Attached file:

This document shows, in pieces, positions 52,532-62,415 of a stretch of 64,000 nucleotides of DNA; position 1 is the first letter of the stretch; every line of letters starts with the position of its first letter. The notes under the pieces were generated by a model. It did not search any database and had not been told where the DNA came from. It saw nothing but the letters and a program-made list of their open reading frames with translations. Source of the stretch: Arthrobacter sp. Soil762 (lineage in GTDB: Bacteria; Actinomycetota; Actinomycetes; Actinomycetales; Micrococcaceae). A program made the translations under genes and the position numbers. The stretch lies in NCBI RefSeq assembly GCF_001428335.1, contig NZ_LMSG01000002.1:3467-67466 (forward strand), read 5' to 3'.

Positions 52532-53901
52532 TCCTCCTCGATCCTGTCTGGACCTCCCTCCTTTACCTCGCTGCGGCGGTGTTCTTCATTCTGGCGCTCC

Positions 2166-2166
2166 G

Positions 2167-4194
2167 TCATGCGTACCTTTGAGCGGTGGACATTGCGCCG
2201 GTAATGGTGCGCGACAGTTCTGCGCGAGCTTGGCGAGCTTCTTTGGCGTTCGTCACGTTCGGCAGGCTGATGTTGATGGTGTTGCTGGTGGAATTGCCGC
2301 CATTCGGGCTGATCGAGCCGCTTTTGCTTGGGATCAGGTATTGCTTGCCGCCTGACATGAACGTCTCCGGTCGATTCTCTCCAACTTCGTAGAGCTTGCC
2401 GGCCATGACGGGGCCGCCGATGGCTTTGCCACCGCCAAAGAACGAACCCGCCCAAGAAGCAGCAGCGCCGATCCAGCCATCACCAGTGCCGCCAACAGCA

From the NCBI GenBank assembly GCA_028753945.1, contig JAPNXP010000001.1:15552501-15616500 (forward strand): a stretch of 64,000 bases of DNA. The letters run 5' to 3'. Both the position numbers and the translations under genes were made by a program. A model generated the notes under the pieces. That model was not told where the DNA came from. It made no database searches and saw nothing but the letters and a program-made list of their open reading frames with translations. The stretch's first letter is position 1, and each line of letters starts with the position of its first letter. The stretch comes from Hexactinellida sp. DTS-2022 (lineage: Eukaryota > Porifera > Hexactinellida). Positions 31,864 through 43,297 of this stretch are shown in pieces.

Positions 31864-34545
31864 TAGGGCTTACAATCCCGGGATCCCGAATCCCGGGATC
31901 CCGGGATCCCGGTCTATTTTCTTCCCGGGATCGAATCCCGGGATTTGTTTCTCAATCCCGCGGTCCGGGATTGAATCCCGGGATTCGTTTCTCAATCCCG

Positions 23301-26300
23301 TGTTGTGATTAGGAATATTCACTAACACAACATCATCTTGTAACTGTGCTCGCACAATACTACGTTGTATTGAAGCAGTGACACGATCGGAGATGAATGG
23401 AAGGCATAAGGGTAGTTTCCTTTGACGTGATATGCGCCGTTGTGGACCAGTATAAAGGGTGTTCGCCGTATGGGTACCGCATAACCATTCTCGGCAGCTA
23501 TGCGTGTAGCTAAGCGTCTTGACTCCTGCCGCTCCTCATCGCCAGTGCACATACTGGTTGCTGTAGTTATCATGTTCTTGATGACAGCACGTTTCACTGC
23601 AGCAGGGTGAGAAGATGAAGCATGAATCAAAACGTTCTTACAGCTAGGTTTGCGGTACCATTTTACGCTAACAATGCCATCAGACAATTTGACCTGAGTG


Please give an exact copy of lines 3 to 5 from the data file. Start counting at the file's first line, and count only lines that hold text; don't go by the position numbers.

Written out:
52532 TCCTCCTCGATCCTGTCTGGACCTCCCTCCTTTACCTCGCTGCGGCGGTGTTCTTCATTCTGGCGCTCC

Positions 2166-2166
2166 G